The isolated working mouse heart: methodological considerations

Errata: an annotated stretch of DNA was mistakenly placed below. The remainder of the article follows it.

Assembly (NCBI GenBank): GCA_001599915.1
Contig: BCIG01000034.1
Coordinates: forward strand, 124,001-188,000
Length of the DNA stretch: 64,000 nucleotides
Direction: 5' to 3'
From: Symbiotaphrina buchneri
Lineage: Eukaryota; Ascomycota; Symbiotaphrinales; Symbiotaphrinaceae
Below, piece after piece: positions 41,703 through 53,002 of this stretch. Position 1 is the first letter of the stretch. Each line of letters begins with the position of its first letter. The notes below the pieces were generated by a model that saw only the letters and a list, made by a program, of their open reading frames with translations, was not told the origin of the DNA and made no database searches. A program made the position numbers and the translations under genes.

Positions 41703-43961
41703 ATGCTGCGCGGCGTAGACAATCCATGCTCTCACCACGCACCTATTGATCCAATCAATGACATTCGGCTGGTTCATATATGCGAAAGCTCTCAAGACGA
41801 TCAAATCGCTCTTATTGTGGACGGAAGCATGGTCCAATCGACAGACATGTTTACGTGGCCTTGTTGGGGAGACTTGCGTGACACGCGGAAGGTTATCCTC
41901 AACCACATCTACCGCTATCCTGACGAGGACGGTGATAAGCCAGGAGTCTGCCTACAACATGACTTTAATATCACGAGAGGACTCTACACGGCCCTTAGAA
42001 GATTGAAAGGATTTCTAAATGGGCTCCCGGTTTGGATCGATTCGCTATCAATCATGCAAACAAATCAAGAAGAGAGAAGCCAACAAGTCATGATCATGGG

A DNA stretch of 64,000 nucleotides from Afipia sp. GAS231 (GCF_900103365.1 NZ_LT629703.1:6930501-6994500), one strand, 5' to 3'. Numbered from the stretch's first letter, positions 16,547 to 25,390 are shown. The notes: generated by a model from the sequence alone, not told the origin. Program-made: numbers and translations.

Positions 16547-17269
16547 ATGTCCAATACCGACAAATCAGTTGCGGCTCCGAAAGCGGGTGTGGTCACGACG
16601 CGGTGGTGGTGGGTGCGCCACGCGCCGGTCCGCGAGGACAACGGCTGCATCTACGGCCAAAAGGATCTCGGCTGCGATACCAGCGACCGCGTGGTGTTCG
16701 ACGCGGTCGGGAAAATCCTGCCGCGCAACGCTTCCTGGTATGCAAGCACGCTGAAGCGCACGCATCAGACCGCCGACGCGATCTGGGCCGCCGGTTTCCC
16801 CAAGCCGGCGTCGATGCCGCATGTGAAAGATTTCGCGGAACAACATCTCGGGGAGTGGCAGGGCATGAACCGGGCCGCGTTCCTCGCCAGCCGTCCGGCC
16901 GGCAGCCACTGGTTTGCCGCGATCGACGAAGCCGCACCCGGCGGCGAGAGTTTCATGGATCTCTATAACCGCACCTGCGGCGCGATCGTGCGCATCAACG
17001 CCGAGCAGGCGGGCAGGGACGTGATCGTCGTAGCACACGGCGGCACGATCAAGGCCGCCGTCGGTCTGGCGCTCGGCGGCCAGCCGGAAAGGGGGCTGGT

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Our aim was to develop a working isolated murine heart model, as the extensive use of genetically engineered mice in cardiovascular research requires development of new miniaturized technology. Left ventricular (LV) function was assessed in the isolated working mouse heart perfused with recirculated oxygenated Krebs-Henseleit bicarbonate buffer (37 °C pH 7.4) containing 11.1 mM glucose and 0.4 mM palmitate bound to 3% albumin. The hearts worked against an afterload reservoir at a height equivalent to 50 mmHg, and heart rate was controlled by electrical pacing of the right atrium. LV pressure was measured with a micromanometer connected to a small steel cannula inserted through the apex of the heart. The experimental protocol consisted of two interventions. First, following instrumentation and stabilization, the preload reservoir was raised from a pressure equivalent of 7 to 22.5 mmHg, while pacing at 390 beats·min–1. Thereafter the height of the preload reservoir was set to 10 mmHg, and the pacing rate was varied from 260 to 600 beats·min–1. Aortic and coronary flows were measured by timed collections of effluent from the afterload line and that dripping from the heart, respectively [aortic+coronary flow=cardiac output (CO)]. Elevation of LV end-diastolic pressure (LVEDP) from approximately 5 to 10 mmHg resulted in a twofold increase in average cardiac power [product of LV developed pressure (LVDevP) and CO], whereas myocardial contractility (first derivative of LV pressure, dP/dt) and LVDevP (LV systolic pressure–LVEDP) increased only minimally (5–10%). Measured LVEDP was lower than the equivalent height of the preload reservoir by an amount that was related to the heart rate. Cardiac power, LVDevP and dP/dt were stable at heart rates up to 400 beats·min–1, but declined markedly with higher rates, consistent with the decrease in LVEDP. Thus, cardiac power was reduced to 50% of its maximum value when stimulated at approximately 500 beats·min–1, and at even higher rates there was little ejection. By systematic manipulation of the height of the preload reservoir and heart rate, we conclude that LV afterload and preload can be assessed only by high-fidelity measurement of intraventricular pressures. The heights of the afterload column and the preload reservoir are unreliable and potentially misleading indicators of LV afterload and preload.
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